The city has officially approved rainbow crosswalks to be painted at the intersection of 10th Street and Piedmont Avenue, with the project scheduled to be completed just in time for the Atlanta Pride Festival in October.

The approval came at an Urban Design Commission hearing on Wednesday attended by Robert Sepulveda Jr., the founder or RSJdesign who is the mastermind behind bringing the public art project to Atlanta. 

"This is not only a win for the LGBT community, but a win for all citizens of Atlanta, these crosswalks symbolize the diversity of our community, while spreading a clear visual message of acceptance, unity and tolerance, no matter ones race, gender, creed or sexual orientation,” Sepulveda said in a press release following the hearing.

Sepulveda plans on forming a nonprofit organization around the project as well that would use public art and community outreach to advance diversity and equality.

As to what's next? Robin Shahar, Mayor Kasim Reed's LGBT advisor, is hammering out details of the installation and maintenance of the crosswalks which will then need to be agreed upon and approved by the Atlanta City Council. Sepulveda anticipates final passage at the council's September 8 meeting. 

Then it's time for installation and completion of the crosswalks, which is planned for the weekend before Atlanta Pride, which is taking place October 10 and 11. The two-night job will be followed by a formal ribbon cutting ceremony.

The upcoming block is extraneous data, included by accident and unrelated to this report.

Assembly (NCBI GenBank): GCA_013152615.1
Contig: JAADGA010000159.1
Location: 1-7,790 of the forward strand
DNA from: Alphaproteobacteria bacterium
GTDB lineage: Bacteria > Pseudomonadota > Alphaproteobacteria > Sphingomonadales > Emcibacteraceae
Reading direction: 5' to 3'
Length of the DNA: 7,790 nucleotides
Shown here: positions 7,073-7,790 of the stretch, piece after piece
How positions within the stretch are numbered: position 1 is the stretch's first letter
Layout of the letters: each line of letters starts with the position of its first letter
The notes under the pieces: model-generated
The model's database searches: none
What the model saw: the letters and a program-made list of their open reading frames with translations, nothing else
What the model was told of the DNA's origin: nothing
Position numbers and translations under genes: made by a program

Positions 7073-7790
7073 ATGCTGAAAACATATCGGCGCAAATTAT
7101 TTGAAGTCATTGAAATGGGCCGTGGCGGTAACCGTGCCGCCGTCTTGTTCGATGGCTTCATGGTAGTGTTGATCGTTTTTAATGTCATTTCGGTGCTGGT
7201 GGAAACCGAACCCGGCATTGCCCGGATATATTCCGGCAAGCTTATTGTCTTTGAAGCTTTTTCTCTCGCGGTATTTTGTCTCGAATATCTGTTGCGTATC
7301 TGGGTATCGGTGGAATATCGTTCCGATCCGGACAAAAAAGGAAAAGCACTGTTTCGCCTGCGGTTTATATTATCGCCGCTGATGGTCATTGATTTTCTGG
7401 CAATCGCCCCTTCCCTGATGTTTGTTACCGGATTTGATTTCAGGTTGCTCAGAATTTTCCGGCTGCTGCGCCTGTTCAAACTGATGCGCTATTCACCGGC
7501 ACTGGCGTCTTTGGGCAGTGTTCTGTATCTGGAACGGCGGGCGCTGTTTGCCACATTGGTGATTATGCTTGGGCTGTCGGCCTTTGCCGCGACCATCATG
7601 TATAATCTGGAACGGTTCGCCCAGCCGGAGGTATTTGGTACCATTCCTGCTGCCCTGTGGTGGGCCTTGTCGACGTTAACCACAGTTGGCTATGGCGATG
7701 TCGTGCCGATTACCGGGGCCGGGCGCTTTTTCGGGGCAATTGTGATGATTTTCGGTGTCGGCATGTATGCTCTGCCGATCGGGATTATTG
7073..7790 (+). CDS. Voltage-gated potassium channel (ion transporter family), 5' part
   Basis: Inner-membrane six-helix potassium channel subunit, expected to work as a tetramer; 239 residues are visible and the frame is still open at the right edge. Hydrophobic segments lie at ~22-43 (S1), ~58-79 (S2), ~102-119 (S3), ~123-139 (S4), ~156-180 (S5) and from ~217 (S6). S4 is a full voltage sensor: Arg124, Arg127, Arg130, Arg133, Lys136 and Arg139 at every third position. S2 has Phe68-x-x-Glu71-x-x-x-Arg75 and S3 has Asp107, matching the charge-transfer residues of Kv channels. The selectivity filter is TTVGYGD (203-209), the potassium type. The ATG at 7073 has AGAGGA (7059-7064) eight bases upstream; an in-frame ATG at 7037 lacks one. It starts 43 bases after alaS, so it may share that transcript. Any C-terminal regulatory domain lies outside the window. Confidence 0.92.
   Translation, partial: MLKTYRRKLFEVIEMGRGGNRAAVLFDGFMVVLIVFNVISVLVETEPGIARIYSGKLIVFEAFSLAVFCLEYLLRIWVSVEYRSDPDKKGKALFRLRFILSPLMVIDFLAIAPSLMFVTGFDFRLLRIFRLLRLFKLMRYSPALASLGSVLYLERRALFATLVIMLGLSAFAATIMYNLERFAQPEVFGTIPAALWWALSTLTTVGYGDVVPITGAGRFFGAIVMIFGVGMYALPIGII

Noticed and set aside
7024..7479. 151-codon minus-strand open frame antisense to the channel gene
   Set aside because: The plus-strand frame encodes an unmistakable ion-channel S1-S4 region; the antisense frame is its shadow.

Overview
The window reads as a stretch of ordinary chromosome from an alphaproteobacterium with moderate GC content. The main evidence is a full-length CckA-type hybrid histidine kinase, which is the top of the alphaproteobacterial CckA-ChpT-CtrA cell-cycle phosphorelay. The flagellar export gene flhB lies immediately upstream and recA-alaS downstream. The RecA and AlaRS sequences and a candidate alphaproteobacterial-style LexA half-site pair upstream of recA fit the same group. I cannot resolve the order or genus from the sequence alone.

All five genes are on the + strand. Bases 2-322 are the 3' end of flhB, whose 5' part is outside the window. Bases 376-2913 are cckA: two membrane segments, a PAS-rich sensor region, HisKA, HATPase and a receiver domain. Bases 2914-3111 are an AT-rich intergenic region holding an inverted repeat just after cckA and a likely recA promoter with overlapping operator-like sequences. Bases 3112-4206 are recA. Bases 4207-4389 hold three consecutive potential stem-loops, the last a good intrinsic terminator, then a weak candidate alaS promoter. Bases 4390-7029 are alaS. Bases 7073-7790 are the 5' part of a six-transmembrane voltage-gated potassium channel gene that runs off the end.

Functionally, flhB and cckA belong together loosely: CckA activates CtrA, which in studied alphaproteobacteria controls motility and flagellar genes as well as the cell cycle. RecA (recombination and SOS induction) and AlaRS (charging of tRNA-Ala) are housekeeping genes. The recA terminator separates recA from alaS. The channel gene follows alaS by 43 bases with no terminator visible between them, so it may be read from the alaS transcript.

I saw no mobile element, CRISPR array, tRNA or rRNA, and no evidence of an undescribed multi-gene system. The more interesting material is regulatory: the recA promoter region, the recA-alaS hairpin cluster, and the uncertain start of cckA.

But money needs to be raised to make it happen, $20,000 to be exact. So while The Atlanta Rainbow Crosswalks works on getting 501(c)(3) status as a nonprofit, they'll be partnering with Georgia Equality to seek donations from the public, which will be tax deductible. The group has set up a GoFundMe page for those wanting to chip in.

Atlanta's rainbow crosswalks will follow similar projects done in Seattle, Key West, Philadelphia, and the Castro in San Francisco.

4 Responses

  1. Dan Molino

    I would gladly trade a 100 rainbow crosswalks for a walkable Midtown sidewalk that is of sufficient width, free of craters, overhanging limbs, umbrellas, outdoor dining chairs, signs and construction sites.  The photo in this article proves my point.  A huge orange tub is blocking the crosswalk at the corner.  People walking have to negotiate around it.  People in wheelchairs simple cannot pass.  Let's lobby for a fully functioning city before we color it rainbow. 

    Reply
    • Dan Molino

      And I forgot to point out the large yellow wall just over his shoulder.  The people walking in front of it are walking  IN THE STREET because this construction site has closed the sidewalk.  Nothing could be more ironic. 

      Also, with the funds for this project coming from private funds, I must ask who will maintain this rainbow crosswalk going forward?  Think about what this crosswalk will look like after five years.  I hope the very handsome Mr. Sepulveda and his wonderful fund raising skills will be available for the inevitable repairs. 

      Reply

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